What's in a Name? by Bernard Fenessy, Volunteer Guide
This building at the Australian National Botanic Gardens was opened in 1992 to provide classroom facilities for student visitors to the Gardens. It was named to honour Morrison's enormous contribution to natural history education in Australia.
Philip Crosbie Morrison (1900-1958) was born and educated in Melbourne. In 1918 he was on the staff of Wesley College's preparatory school as a chemistry demonstrator. To raise funds for university study he spent eighteen months on Kangaroo Island, South Australia, with a firm that extracted resin from the local 'grass-tree' Xanthorrhoea tateana. He started zoology at the University of Melbourne and won a scholarship to carry out research on reef organisms, particularly plankton, on Queensland's Great Barrier Reef.
He became a competent photographer, a skill he learnt from his father. He was a cadet journalist on the Melbourne Argus and was successively a general reporter, shipping roundsman, leader of the State parliamentary press gallery and a member of the literary staff.
He was poached from the Argus by Sir Keith Murdoch of the Melbourne Herald who appointed him editor of the new monthly magazine Wild Life. The magazine was published from 1938 to 1954. (It helped to develop my own interest in natural history). To publicise this magazine Morrison began a series of radio broadcasts about natural history at 6 pm on Sunday on Melbourne station 3DB-3LK. This was an unpopular timeslot which lacked a commercial sponsor, but before the program was five years old, a survey found that 78 per cent of all Victorian radios switched on at that time on Sunday evening were tuned to Morrison. (This was pre-TV!). Later the program was relayed throughout Australia and New Zealand, and was extended to South Africa. It ran for over 20 years.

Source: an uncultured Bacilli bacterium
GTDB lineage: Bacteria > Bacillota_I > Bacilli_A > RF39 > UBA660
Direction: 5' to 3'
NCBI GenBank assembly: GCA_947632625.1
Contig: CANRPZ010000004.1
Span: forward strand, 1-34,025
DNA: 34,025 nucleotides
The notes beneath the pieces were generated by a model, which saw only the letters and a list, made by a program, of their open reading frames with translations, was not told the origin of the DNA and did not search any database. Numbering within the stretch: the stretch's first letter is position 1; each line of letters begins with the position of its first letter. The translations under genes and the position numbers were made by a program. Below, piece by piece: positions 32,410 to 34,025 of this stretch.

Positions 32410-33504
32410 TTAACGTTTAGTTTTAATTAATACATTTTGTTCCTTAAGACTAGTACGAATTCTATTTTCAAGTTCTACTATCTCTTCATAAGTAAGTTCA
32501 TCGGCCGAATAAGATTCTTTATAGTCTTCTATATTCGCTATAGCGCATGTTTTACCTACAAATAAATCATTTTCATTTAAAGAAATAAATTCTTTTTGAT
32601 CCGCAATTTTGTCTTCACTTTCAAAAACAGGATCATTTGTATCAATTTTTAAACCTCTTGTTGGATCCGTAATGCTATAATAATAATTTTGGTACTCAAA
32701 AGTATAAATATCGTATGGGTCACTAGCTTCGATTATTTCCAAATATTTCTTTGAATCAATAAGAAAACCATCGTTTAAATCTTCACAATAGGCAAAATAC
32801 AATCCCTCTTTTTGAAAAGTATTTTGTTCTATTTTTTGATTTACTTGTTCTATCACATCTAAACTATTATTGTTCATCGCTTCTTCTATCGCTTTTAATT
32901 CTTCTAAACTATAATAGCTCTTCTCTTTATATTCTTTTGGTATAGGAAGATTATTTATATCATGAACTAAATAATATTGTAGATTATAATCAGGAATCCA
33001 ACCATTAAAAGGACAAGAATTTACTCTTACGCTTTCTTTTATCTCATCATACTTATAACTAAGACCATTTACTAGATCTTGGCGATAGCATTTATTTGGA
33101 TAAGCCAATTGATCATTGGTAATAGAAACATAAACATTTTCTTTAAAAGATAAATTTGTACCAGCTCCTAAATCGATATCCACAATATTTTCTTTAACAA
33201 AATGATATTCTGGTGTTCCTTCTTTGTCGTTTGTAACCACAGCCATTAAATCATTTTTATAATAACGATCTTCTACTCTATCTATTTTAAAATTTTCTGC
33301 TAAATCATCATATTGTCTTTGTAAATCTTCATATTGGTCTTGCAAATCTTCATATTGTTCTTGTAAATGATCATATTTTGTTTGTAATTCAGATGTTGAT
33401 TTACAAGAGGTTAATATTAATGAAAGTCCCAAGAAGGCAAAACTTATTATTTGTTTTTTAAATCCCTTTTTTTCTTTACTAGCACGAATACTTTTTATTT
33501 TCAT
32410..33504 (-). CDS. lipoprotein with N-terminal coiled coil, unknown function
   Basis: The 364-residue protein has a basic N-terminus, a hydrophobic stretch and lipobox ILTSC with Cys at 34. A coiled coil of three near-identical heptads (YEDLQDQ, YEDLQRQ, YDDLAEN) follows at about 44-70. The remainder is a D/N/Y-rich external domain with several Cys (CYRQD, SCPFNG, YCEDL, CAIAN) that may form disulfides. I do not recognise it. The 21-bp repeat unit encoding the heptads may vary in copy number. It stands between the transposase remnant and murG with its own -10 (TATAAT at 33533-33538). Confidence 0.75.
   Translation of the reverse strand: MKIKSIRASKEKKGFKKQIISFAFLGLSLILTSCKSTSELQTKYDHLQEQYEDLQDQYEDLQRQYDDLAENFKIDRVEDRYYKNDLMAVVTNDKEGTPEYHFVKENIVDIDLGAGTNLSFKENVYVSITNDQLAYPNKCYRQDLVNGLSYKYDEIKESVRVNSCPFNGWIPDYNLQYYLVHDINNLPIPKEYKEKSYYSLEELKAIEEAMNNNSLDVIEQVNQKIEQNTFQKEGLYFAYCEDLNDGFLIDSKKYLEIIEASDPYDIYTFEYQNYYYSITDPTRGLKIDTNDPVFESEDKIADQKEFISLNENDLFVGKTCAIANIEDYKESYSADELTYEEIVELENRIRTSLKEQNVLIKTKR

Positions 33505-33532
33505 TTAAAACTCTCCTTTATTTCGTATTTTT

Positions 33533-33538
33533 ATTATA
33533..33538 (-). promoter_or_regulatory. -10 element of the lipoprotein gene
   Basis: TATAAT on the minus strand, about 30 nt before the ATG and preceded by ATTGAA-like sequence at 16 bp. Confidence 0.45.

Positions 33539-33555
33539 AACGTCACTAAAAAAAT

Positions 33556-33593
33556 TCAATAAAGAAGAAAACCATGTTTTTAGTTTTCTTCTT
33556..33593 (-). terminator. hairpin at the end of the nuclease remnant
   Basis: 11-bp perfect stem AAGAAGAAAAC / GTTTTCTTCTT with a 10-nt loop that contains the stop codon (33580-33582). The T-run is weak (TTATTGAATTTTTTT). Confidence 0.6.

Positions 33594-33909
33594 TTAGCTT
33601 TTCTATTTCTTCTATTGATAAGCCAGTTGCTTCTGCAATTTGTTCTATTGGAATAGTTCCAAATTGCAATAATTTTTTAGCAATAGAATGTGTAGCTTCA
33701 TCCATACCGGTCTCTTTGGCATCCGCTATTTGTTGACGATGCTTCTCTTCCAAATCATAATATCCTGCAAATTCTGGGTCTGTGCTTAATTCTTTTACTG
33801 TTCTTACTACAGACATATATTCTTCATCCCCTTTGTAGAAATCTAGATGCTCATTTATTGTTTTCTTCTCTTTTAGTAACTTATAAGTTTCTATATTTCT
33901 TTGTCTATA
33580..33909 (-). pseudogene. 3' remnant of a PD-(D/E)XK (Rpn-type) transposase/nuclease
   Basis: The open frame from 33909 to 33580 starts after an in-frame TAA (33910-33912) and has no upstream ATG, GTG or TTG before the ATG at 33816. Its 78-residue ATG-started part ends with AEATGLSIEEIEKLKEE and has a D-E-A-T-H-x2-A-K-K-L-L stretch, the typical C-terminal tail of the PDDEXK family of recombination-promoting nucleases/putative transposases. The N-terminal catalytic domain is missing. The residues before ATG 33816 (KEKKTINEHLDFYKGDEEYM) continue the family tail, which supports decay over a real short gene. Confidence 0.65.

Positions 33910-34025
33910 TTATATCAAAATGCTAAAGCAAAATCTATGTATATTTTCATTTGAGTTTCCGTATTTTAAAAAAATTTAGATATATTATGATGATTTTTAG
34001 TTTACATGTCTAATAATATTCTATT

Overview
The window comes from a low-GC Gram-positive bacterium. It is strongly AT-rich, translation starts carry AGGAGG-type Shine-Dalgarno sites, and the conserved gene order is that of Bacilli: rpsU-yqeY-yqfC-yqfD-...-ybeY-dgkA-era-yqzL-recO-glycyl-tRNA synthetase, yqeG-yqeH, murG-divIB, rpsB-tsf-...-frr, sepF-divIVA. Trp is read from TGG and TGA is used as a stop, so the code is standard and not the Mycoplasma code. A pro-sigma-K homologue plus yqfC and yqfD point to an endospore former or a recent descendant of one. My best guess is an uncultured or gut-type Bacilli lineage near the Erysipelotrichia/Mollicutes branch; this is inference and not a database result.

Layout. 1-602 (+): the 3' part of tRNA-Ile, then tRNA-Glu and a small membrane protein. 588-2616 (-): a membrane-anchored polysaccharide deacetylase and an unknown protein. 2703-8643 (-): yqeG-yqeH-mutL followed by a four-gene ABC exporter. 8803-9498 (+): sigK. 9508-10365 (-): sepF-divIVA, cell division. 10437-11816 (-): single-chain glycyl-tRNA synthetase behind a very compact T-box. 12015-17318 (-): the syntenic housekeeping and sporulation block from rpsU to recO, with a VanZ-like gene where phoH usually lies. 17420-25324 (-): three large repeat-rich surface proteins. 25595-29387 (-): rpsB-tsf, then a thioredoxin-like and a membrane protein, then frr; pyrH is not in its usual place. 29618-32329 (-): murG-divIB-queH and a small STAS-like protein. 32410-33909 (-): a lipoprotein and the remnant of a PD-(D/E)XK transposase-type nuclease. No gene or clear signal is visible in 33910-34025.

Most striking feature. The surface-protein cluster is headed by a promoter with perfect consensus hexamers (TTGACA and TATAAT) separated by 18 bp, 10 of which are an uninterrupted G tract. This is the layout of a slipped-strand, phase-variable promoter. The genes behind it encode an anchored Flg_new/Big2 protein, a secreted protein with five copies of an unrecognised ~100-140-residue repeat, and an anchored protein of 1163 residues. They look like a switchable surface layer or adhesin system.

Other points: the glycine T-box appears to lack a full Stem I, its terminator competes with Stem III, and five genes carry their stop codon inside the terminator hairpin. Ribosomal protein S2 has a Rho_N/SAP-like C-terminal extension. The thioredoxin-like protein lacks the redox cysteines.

Morrison's warm and clear speaking style and very wide knowledge guaranteed him an interested and faithful audience. He inspired many to specialise in aspects of natural history study. For example, one young man from Maryborough, Victoria, was inspired by Morrison to supply Red-back Spiders to the Commonwealth Serum Laboratories for the production of antivenene, and in 43 years supplied more than 50,000 spiders.
Morrison's talents as a speaker were in great demand. He was a popular part-time lecturer in natural history for the Melbourne University Extension Board (Council of Adult Education). In 1942 he was appointed an honorary lecturer in the Australian Army Education Service and visited troops in the Northern Territory and in occupied Japan to show films and to talk about wildlife to Australian servicemen and women.
He was a trustee, vice-president and later chairman (1955-58) of the National Museum of Victoria.
He developed a keen interest in Victoria's national parks, and became chairman of the Victorian National Parks Association. He urged the creation of a national parks authority in Victoria, and when the Authority was formed in May 1957, Morrison was appointed its first director - a position he held until his death in March 1958.